You notice it the most while gaming, especially playing something like Battlegrounds where your eyes are frequently scanning the periphery of your vision. Having a 43″ monitor that close to you means you end up moving your eyes a lot more to take everything in. After about a week of various gaming, I ended up playing FPS exclusively in windowed mode, only because it was easier to immediately parse the battlefield by having a smaller screen level with my eyes.
It’s one of the reasons why ultrawide monitors are increasingly popular, and increasingly supported. Having a wider, but not necessarily taller screen, makes it a bit easier to capture information in a single glance. It’s also a lot easier for splitting multiple windows, as much of the content people would consume on computers benefits from taller screens – like websites, spreadsheets, Windows Explorer and so on – but not necessarily squarer screens.
That’s not the case for graphic designers, mind you. Artists and designers working with a graphics tablet, particularly those in the gaming space, would get a great deal of versatility from the 43UD79-B. The colour reproduction is pretty good out of the box, not to mention when calibrated, helped by 10-bit colour support.
Going for around $1100 at most Aussie PC retailers, you’ll get much better pixel density than a 4K HDR monitor in the same price range. And while that answers the question of “why not just get a TV at that price”, not having a HDR is a bit of a kicker for those looking to have one screen for their PC and console gaming needs.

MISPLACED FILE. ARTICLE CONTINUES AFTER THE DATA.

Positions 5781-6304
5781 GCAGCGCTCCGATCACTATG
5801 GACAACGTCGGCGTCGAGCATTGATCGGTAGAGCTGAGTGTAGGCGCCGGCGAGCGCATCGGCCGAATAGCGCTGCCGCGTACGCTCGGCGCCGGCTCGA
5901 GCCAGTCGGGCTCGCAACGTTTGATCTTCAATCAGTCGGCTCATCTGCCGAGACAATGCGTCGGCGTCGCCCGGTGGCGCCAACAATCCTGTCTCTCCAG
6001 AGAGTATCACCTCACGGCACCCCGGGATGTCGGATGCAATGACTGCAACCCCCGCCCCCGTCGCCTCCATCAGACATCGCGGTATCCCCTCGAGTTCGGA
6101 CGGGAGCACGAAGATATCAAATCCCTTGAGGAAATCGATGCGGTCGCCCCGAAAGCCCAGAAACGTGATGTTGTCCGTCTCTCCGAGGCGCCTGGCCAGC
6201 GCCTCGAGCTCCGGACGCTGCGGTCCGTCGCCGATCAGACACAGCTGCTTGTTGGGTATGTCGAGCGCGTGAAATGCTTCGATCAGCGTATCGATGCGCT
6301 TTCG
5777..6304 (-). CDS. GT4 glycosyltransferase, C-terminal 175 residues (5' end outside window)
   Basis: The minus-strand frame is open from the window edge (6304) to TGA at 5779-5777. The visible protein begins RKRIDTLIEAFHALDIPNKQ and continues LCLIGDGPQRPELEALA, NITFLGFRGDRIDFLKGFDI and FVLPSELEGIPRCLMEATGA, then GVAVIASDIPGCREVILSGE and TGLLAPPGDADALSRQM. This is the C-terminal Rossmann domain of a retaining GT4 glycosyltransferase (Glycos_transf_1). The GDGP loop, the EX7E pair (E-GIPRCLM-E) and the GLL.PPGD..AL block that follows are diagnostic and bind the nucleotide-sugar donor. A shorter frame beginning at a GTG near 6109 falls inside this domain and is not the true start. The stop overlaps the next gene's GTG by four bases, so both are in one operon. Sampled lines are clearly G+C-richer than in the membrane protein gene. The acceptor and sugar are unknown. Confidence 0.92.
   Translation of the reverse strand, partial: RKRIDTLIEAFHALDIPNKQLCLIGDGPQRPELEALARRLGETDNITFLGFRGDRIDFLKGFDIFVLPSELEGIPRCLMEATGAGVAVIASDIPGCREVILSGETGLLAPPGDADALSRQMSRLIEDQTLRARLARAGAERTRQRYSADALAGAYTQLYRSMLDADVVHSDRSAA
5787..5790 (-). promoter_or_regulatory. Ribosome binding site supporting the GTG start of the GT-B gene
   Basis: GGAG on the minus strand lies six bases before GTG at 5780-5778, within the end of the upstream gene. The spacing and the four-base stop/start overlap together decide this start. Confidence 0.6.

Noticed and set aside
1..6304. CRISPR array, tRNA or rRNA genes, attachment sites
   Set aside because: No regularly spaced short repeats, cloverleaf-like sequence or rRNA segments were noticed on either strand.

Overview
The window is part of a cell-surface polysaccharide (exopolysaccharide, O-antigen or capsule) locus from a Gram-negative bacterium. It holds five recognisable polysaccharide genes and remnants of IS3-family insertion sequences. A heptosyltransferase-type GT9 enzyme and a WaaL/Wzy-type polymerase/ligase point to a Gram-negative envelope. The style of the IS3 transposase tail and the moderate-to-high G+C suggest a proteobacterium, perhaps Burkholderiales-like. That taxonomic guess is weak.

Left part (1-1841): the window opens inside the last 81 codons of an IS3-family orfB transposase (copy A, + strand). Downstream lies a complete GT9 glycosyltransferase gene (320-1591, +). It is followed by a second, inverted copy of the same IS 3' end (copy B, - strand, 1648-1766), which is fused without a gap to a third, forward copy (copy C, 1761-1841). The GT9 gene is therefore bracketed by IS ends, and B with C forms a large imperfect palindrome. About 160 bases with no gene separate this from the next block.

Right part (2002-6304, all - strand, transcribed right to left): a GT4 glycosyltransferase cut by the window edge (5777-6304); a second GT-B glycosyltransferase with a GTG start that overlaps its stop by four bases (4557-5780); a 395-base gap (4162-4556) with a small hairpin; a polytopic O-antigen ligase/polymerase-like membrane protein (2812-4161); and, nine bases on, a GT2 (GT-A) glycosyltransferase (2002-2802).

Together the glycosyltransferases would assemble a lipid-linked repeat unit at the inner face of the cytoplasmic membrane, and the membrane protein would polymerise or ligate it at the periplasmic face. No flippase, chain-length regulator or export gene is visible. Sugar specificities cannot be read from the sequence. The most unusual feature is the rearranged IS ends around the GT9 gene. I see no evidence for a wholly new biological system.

It’s worth mentioning that the Freesync implementation is pretty limited too. And while it doesn’t mention it on the official LG site, the 43UD79-B’s FreeSync range only extends from 56-61hz, which is almost too small to be of any practical use.
Like any other peripheral though, whether LG’s gargantuan 43″ screen is ideal for you depends on what you want out of your gaming setup. For some gamers, having more screen space to physically scan adds immeasurably to the sense of immersion. I tend to play a lot of twitch shooters and games where information processing is at a paramount, so it tends to be a detractor more than a positive feature.
But to really get the most out of the 43UD79-B, you’ll want to be buying this for some measure of productivity. Coders and website designers are probably better suited towards a wider monitor than a taller one, since that better fits how a lot of that information is displayed.
Video editors, effects artists and graphic designers – basically anyone who spends the majority of their time in the Adobe suite – that like to game on the side will find this a little more useful, although they too might want to consider a screen that’s more physically comfortable to sit at.
In the end, the greatest competition to the 43UD79-B might be LG’s smaller offerings. A few hundred dollars more will get you a 32″ LG IPS monitor with 4K and HDR10 support, making it a better long-term solution. If you want a smaller monitor that’s easier on your eyesight and desk, the 27UD69-W goes for around $700, supports 4K, covers the same amount of the sRGB gamut, has the same quoted contrast ratio, a 5ms GTG response time instead of 8ms and a much wider FreeSync range (40-60hz using DisplayPort, 48-60hz through HDMI).
For some people, bigger is better. For me, it was just a tad too large to be physically comfortable. I like having my games occupy the entire screen – and if I’m recording or monitoring a chat window at the same time (as you would if you were streaming), it’s still more practical to have two or more smaller screens.
The LG 43UD79-B is available from local retailers now for approximately $1100.